Saturday, August 1, 2020

USA: LOS MOCOSOS is ALL GROWN UP: Legendary Bay Area band to release first album in 15 years

Legendary Bay Area band to release 
first album in 15 years


"Los Mocosos is a gumbo of everything we grew up listening to, like salsa, hip-hop, soul, jazz and the Monkees," is how trombonist and co-bandleader Victor Castro described the sound of the band whose name translates loosely to snotty-nose-brats in a San Francisco Chronicle article in 2004. “We all love what we do, and I think it shows when we perform that we're having a good time."

After a several year hiatuses, the good times are back for Los Mocosos as they return to the world stage with a new album to be released on September 18, 2020 titled, “All Grown Up.” But to inspire their fans until then the group is busting out with the single, “United We Stand,” that speaks to the blatant authoritarianism plaguing the streets of police brutality, immigrant persecution, deportation, racism, and protest turbulence.


Los Mocosos grew out of a series of 1996 garage jams in the Mission District. Formed by bassist Happy Sanchez and Victor Castro, the band got its recording legs hanging around the halls of now-defunct Aztlan Records, the first Spanish-language rock label in the country. Their first album, “Mocos Locos” was an underground  barrio classic with themes like “Brown and Proud,” and remakes of Herb Alpert and the Tijuana Brass’, “The Lonely Bull,” and cantina classics, “La Boa” and “Volver Volver.”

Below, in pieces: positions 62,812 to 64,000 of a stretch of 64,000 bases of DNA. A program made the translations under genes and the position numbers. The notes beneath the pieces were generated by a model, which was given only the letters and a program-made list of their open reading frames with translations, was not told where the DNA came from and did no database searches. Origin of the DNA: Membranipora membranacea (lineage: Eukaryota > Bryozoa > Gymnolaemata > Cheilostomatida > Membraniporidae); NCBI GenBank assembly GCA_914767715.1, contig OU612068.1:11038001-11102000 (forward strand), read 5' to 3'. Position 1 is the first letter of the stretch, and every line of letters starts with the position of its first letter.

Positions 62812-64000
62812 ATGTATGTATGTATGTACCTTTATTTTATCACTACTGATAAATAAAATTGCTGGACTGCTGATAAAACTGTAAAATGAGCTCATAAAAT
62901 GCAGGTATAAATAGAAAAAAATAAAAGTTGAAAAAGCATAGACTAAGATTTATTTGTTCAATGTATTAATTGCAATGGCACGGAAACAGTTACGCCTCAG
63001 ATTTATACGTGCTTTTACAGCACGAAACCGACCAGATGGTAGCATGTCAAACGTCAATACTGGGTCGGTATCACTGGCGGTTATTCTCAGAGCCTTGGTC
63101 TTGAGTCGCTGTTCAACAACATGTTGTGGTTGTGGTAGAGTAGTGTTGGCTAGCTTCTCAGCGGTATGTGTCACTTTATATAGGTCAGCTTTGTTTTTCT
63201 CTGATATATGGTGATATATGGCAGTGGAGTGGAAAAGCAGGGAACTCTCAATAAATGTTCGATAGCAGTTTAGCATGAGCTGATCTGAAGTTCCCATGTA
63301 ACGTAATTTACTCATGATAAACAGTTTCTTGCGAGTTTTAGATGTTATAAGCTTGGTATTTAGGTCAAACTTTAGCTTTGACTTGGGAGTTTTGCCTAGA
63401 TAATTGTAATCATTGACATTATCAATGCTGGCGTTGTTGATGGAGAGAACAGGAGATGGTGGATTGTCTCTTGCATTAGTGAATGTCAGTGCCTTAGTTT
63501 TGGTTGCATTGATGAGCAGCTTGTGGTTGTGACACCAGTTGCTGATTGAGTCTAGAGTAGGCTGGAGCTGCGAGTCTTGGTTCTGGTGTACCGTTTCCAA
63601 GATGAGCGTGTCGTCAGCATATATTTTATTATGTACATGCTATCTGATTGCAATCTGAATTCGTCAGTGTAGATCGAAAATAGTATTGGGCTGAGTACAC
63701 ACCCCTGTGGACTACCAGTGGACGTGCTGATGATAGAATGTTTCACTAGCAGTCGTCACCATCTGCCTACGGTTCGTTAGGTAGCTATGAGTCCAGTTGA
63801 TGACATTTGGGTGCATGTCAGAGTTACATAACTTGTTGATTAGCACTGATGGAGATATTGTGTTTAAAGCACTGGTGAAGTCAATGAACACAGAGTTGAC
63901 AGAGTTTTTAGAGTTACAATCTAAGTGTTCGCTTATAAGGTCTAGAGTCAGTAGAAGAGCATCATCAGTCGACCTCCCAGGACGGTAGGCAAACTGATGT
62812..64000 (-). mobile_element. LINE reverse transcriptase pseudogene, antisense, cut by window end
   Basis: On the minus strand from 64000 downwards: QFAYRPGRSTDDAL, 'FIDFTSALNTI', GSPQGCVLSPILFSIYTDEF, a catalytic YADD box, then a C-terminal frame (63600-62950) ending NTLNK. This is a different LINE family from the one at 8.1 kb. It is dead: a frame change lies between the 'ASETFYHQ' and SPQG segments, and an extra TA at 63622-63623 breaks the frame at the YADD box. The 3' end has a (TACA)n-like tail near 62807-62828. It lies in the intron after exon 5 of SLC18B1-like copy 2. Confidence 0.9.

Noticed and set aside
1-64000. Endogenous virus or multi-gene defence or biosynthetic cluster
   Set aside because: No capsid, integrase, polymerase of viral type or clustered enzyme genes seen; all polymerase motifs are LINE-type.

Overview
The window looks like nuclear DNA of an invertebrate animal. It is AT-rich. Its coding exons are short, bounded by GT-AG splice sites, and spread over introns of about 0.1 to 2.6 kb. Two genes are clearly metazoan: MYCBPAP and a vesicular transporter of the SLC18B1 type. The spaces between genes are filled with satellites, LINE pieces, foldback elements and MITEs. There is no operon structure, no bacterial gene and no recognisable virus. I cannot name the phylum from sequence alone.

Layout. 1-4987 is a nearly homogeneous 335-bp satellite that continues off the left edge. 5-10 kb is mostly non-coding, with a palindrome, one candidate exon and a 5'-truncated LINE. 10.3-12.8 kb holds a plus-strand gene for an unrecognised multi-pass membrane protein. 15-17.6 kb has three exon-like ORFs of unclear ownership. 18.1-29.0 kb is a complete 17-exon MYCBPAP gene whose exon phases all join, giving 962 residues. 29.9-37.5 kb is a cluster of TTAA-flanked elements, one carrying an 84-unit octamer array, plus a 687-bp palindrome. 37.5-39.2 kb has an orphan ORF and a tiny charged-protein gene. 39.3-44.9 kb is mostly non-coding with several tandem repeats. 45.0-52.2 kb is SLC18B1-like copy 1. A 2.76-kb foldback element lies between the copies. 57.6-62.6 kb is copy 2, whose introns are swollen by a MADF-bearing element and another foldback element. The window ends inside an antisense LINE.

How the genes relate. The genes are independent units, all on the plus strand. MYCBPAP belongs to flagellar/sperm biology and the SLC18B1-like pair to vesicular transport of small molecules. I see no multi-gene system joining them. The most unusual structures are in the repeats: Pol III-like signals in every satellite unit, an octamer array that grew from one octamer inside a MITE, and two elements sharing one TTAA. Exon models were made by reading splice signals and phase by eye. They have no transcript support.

Out the box people saw Los Mocosos as a continuance of the 1970s Bay Area Latin rock movement, a scene that never really went away. Santana, Malo, Azteca, Sapo, Dakila and others, served as inspirations but the group added a twist that introduced audiences to new sounds in Latin pop like reggaeton, ska and rap.

“We made sure we didn’t leave out any of the sauce of the Mission District, all that Soul and Latin Funk,” says Shorty Ramos, saxophonist with Los Mocosos. “People would ask if we played Salsa and we’d say No, yeah we put a Latin beat in there, but we twist it around. We had a band member that would say we take the clave and turn it in knots.”
                                                                                                                                                                             On the strength of “Mocos Locos” (Crazy Boogers), it landed them on the first WATCHA Tour, the pioneer Latin alternative cavalcade. Los Mocosos got rave review performing alongside Café Tacuba, Molotov, and others as the world was becoming aware of the neophyte Rock-en-Español movement. But the group fell apart when it played the San Jose stopover at the Santa Clara County Fairgrounds and the lead vocalist refused to go onstage. But in a matter of months Los Mocosos were back on the scene with a new singer and a new attitude. (DISPATCH CONTINUES HERE)